.Backstory: New memoir from Greg Sarris

The new book from Greg Sarris, Becoming Story: A Journey Among Seasons, Places, Trees, and Ancestors, is a personal memoir of 13 essays in four sections, exploring connection to place, past, present and future.

I first encountered Sarris’ work in 1994, when I read his book of short stories, Grand Avenue. Sarris, an author, activist, producer and playwright, is also Chairman of the Federated Indians of Graton Rancheria. Like Sherman Alexie and Oakland author Tommy Orange, Sarris has portrayed Native American life in a non-romantic, realistic way in his past work. Becoming Story maintains this, but also takes on a more dreamlike quality, as Sarris evokes memories from his past and incorporates landscape, weaving them into a whole narrative.

“What’s important is how the stories evoke certain ethics and esthetics that predicate a culture and of people’s relationship to the land,” he says.

While Grand Avenue is fiction focused on intertwined Native American families and their dynamics and challenges in Santa Rosa, Becoming Story’s personal memoirs, evoked by moments with others in place, are all part of Sarris’ past and present story. The collection of essays begins with the seasons, entitled Frost, Iris, Osprey and Scar, and ends with The Last Woman From Petaluma. In between are essays about trees, ancestors and local places, including one about the charms (pun intended) of Tolay Park and another discussing the devastation of Sudden Oak Death in Sonoma and Marin’s Oak trees.

“My whole experience consists of what I experienced and know from the past, what I know and experience in the present, and how I might be imagining my experience in the future,” he explains, “The parameters of what constitutes our ethnicity, our identity, even the stories we read, is ultimately dialogical, consciously or not.”

The book began with work he had already published in newspapers and journals, which Sarris expanded into a narrative about places and people, the moments where they intersect and how they inform each other.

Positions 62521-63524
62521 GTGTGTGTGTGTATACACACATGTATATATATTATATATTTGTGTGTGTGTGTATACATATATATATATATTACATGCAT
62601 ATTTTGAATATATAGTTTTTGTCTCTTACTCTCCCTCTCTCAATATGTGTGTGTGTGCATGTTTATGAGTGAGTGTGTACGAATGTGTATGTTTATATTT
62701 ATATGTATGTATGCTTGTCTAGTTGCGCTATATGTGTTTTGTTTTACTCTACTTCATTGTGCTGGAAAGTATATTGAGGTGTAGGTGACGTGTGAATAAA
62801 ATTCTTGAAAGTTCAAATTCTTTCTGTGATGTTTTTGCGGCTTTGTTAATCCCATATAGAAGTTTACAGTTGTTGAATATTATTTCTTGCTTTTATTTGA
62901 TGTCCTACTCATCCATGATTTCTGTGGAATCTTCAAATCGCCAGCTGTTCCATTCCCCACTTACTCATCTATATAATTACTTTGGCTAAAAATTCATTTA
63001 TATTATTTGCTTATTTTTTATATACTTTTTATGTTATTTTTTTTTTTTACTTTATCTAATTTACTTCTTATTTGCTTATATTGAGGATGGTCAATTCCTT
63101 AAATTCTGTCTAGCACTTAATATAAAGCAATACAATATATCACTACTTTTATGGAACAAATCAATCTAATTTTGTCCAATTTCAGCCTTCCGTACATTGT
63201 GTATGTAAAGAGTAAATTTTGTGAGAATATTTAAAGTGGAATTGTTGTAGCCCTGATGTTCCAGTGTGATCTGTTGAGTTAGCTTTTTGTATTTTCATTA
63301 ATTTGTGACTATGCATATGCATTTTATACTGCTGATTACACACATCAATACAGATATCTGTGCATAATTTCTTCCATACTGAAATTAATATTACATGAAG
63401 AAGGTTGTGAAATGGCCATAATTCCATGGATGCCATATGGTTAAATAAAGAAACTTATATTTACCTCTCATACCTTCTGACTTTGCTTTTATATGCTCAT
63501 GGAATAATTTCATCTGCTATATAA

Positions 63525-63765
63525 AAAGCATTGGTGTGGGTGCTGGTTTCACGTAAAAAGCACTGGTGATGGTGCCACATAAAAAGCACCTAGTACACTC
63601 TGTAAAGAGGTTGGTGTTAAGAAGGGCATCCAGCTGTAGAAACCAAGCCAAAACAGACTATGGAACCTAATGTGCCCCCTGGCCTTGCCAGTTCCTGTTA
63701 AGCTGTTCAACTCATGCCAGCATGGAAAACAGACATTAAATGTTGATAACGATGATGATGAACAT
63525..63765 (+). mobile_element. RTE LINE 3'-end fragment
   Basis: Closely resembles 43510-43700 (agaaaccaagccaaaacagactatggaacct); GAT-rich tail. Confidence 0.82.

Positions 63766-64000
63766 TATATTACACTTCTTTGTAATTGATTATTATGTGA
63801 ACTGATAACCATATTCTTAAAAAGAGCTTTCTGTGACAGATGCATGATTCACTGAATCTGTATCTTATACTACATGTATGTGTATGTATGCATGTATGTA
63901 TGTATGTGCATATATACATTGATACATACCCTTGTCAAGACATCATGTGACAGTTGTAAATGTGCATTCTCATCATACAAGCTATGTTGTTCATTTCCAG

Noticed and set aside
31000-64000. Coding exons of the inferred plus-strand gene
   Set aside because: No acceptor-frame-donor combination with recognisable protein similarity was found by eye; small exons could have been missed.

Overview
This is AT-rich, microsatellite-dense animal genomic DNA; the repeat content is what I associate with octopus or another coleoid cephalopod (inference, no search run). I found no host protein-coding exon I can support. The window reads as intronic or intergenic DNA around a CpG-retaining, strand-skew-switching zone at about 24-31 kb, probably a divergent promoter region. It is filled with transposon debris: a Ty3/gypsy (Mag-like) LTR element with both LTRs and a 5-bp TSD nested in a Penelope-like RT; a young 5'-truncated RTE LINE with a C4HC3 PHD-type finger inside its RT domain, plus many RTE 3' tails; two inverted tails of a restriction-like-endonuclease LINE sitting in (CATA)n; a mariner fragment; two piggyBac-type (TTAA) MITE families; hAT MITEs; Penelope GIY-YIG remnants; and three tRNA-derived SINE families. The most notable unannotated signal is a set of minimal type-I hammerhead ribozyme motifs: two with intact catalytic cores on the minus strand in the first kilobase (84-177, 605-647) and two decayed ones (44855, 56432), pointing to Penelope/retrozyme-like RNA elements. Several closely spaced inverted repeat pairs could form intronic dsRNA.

“Colonizing cultures too often bring their own story to the landscape that they encounter, rather than stories evolving as a result of a long relationship with the landscape itself,” he says.

Living a long time in one location, and generational memory can activate how a story is told as well as what is told.

“Our experience will always shape how we see things and read things around us,” he says, “If we are open, and if we are flexible, we will be able to hear the landscape and other stories for what they might suggest to us and the ways in which they may get us to rethink our own stories and our own experience in a place.”

Ultimately, story reflects who we are and who we want to become. Do we anticipate our place in a landscape that sustains life or in a place that destroys life?

“All that we know and all that we are about are stories,” Sarris says. He then asks, “Will those stories suggest and reinforce a sustainable respectful relationship with the landscape, or will they suggest and shape a harmful disconnected relationship with the landscape and world in which we live? That is the question.”

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